Statistical methods are critically important for advancing major areas of HIV/AIDS research. This proposal to NIAID aims to develop novel statistical approaches for the design and analysis of studies of the prevention and treatment of HIV infection and associated co-infections. It addresses a key objective of NIAID to help reduce the global impact of HIV/AIDS on society. The following specific aims will be addressed:
Aim 1. To develop statistical methods for prevention studies, including: (1.1) estimating HIV incidence using detuned assays, and (1.2) characterizing transmission in a community by estimating the probability of transmission between infected subjects.
Aim 2. To develop statistical methods for the design and analysis of HIV/AIDS therapeutic studies, in- cluding: (2.1) methods for the joint analysis of efficacy and safety data from HIV studies that handle potentially informative losses to follow-up, (2.2) models and methods for evaluating algorithms for the monitoring of CD4 count and viral load for treatment management, and (2.3) methods for deep sequencing data.
Aim 3. To develop statistical methods for the personalized treatment of HIV-infected patients using data from observational studies. The problems that will be addressed concern major topical issues being confronted in current collaborative research in the treatment and prevention of HIV and associated co-infections.
Under Aim 1, new study de- sign and analysis methods for more reliable estimation of HIV incidence will address methodological issues raised in reports by UNAIDS and the Institute of Medicine, and new methods will be developed to improve understanding of transmission pathways in communities so facilitating better targeting of prevention programs.
Under Aim 2, methods will be developed to allow better assessment of the efficacy and safety of treatments, to evaluate more affordable novel technologies for measuring CD4 counts or viral load that might be used in resource-limited settings (a key priority identified by the World Health Organization), and to advance the im- plementation of deep sequencing technologies for the detection of low frequency drug resistance mutations.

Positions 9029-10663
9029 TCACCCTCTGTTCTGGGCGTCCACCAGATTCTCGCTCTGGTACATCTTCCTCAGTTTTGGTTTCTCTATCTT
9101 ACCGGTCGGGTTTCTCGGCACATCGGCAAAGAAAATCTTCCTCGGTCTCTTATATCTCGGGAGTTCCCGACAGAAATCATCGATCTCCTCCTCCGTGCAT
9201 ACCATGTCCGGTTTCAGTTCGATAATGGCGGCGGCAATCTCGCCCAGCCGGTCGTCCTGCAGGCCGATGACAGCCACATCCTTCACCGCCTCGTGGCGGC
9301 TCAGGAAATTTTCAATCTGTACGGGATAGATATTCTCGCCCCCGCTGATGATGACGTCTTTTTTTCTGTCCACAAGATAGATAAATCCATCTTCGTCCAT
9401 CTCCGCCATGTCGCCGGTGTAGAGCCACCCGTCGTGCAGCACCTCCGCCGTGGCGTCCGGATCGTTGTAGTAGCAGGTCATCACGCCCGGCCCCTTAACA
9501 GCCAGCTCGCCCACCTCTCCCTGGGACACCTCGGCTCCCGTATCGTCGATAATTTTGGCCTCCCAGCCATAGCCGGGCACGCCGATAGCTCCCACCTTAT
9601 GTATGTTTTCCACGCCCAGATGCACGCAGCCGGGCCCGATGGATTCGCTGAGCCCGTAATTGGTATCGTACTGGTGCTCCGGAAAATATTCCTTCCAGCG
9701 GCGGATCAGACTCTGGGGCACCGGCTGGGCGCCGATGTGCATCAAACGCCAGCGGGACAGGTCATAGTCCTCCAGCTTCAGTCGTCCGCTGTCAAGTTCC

Under Aim 3, the proposed methods can be applied in the many large HIV observational studies to aid in identifying the best treatment for an individual HIV-infected patient. The ultimate goal is to develop practical approaches that can be readily implemented in HIV and co-infection research and, in doing so, help improve programs for the prevention of transmission and the treatment of HIV-infected people.

Public Health Relevance

The research proposal addresses the pressing need for advanced statistical tools that solve study design and analysis challenges being encountered in current HIV research. The development of novel statistical methods that are easy to implement will aid in addressing these challenges and so further the prevention of transmission of HIV and the treatment of people infected with HIV and associated co-infections.

Agency
National Institute of Health (NIH)
Institute
National Institute of Allergy and Infectious Diseases (NIAID)
Type
Research Project (R01)
Project #
5R01AI024643-24
Application #
8298964
Study Section
AIDS Clinical Studies and Epidemiology Study Section (ACE)
Program Officer
Gezmu, Misrak
Project Start
1987-04-01
Project End
2015-06-30
Budget Start
2012-07-01
Budget End
2013-06-30
Support Year
24
Fiscal Year
2012
Total Cost
$412,637
Indirect Cost
$84,595
Name
Harvard University
Department
Biostatistics & Other Math Sci
Type
Schools of Public Health
DUNS #
149617367
City
Boston
State
MA
Country
United States
Zip Code
02115
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